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Cocos Island earns worldwide ‘Blue Park’ distinction from Marine Conservation Institute

October 24, 2019

Costa Rica’s Cocos Island has been designated as a “Blue Park” by the Marine Conservation Institute, the organization announced this week.

The distinction highlights “the world’s best protected places in the ocean and the people who care about them.”

After the park was nominated in July, a science council evaluated of Cocos Island’s biodiversity value, Costa Rica’s conservation efforts, ecosystem representation and other criteria. The National Park was given a platinum-tier ranking — the highest possible award.

“As a habitat for more than 300 species of marine fish, 600 species of marine mollusks, 800 species of insects, 130 species of birds, five species of freshwater fish and 500 species of plants, Cocos Island is home to almost 50% of the endemism in Costa Rica,” the Marine Conservation Institute says. “Additionally, one of the largest congregations of the scalloped hammerhead shark occurs in Cocos Island National Park.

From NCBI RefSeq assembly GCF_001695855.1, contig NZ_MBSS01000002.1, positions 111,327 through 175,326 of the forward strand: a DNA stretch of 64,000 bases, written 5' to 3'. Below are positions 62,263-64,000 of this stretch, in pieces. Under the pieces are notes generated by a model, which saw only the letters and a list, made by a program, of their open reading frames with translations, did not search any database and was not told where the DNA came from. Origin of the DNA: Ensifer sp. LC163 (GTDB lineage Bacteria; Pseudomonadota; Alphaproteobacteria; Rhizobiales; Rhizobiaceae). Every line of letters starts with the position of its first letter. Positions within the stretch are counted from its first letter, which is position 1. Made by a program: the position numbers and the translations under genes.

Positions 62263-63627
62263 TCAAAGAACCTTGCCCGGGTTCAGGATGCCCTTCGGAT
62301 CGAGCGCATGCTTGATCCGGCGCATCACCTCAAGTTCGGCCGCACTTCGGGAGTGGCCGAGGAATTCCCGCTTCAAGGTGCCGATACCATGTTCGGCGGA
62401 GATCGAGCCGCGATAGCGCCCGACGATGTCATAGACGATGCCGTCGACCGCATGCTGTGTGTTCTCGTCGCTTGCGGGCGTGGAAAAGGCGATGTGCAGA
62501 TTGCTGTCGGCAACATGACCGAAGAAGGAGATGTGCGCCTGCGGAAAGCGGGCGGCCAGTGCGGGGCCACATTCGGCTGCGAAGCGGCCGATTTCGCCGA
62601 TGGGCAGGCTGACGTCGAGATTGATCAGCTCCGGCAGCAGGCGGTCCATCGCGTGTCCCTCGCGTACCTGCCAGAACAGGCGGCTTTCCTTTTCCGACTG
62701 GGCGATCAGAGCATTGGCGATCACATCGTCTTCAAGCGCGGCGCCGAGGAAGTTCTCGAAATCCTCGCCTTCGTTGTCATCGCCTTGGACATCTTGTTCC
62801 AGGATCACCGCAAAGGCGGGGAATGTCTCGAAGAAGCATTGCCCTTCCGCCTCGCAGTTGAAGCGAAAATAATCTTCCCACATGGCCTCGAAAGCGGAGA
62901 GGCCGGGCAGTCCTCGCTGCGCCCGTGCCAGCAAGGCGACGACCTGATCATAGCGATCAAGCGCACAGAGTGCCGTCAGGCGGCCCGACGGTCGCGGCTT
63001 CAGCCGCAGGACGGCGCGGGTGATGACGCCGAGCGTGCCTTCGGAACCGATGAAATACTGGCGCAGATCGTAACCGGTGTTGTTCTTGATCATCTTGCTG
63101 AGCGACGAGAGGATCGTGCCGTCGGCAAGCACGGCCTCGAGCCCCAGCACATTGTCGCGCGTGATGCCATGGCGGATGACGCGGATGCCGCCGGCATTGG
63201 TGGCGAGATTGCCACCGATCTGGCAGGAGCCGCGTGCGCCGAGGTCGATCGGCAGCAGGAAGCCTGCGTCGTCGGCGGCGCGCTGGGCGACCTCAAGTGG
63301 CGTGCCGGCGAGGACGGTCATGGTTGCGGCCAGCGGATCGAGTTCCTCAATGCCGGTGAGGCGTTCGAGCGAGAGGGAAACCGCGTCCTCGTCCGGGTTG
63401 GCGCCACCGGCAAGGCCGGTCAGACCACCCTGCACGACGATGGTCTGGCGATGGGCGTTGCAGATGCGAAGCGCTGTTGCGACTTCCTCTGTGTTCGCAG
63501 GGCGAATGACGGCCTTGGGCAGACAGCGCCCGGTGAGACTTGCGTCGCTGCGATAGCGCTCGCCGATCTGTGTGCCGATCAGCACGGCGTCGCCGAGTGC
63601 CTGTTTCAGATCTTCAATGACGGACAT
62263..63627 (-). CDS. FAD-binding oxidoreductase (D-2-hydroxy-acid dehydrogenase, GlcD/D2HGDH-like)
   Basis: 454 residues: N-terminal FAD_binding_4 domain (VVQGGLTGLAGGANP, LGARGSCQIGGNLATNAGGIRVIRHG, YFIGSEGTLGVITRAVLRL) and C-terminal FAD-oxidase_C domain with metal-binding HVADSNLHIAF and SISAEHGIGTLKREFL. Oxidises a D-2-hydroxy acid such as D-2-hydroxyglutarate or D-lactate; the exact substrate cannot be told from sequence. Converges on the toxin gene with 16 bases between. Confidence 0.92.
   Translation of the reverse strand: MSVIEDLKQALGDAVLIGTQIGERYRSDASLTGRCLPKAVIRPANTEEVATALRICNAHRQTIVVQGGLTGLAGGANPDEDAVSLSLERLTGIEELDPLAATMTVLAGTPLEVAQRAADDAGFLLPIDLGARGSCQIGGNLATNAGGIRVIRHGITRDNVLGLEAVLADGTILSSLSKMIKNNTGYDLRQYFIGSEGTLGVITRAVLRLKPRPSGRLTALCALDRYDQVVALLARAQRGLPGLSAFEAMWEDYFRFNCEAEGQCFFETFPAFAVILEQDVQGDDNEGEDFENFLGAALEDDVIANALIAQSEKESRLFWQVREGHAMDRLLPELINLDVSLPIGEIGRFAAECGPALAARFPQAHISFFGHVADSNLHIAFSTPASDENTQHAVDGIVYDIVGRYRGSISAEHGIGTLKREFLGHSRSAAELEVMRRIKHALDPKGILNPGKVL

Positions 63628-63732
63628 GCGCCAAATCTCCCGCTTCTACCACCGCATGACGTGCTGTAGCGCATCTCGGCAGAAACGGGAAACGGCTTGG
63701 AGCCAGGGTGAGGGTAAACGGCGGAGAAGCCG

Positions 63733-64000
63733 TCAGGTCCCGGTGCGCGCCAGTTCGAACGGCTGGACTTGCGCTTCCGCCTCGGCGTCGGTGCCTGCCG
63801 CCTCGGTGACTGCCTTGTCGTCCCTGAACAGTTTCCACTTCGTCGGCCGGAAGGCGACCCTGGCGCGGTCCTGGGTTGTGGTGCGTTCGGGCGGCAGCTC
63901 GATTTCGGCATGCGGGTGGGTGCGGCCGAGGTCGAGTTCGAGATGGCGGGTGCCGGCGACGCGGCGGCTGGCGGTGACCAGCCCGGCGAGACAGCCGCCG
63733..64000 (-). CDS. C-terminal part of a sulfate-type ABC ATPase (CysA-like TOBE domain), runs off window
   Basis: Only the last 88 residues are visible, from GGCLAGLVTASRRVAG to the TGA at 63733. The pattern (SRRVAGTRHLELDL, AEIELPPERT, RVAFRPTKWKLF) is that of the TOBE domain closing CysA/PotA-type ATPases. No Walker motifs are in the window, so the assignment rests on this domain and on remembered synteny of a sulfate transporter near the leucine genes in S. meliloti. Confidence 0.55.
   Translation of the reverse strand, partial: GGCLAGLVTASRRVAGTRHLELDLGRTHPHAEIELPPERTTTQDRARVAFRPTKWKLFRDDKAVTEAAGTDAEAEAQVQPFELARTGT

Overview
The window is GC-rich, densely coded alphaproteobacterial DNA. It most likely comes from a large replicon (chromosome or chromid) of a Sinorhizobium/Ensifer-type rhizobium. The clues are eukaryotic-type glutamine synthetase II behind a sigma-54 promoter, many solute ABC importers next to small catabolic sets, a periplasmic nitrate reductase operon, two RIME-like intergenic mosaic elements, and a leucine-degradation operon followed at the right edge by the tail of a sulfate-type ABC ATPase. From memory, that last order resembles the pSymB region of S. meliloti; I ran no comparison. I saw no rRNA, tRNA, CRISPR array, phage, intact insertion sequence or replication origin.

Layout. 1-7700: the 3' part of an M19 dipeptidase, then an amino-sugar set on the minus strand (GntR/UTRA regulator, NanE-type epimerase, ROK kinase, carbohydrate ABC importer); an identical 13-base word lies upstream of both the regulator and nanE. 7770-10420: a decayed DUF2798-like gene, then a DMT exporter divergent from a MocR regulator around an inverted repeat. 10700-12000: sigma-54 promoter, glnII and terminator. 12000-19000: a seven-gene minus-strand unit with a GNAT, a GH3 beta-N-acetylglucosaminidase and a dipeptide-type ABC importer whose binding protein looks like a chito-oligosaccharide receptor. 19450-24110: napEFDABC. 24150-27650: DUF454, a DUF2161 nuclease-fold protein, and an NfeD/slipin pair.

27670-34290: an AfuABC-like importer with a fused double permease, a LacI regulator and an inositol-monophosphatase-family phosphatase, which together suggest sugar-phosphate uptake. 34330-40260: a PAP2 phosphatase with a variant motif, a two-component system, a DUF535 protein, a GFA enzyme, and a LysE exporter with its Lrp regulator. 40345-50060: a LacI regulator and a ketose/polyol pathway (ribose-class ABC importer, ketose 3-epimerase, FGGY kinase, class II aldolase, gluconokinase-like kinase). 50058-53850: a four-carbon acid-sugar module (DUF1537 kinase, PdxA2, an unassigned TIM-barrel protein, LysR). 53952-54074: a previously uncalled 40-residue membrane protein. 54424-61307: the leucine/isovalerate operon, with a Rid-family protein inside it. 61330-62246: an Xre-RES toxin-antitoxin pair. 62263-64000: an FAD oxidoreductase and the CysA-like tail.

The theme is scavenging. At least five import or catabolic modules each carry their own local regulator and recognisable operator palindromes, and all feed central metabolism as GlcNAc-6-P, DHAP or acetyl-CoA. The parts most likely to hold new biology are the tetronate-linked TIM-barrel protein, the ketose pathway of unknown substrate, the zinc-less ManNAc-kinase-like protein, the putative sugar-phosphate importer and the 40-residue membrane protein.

“The waters of Cocos Island are highly productive, due to its location at the intersection of the Panama Current and the Pacific Equatorial Countercurrent. The convergence of these currents, combined with the various ecosystems in the area such as coral reefs, deep-sea pelagic ecosystems and shallow waters, have made Cocos Island an extraordinary habitat.”

The Marine Conservation Institute offers select Blue Parks — which were formerly known as Global Ocean Refuges — funding for further protection and sustainable tourism development.

“This is another recognition of the efforts our country has historically made to protect biodiversity and motivates us to strengthen work in the oceans, one of the main challenges we have,” said President Carlos Alvarado. “This legacy is the fruit of the labor of those who were before us and made visionary decisions that today set us as an example worldwide.”

A United States-based nonprofit, Marine Conservation Institute was founded in 1996 and focuses on “bridging the gap between scientists who understand marine ecosystems and policy makers who determine their fate.”

Cocos Island is located 532 km from Cabo Blanco, Puntarenas.  It was designated as a UNESCO Natural Heritage for Humanity Site in 1997 after lobbying from the Costa Rican government and the nonprofit Friends of Cocos Island (FAICO).

 

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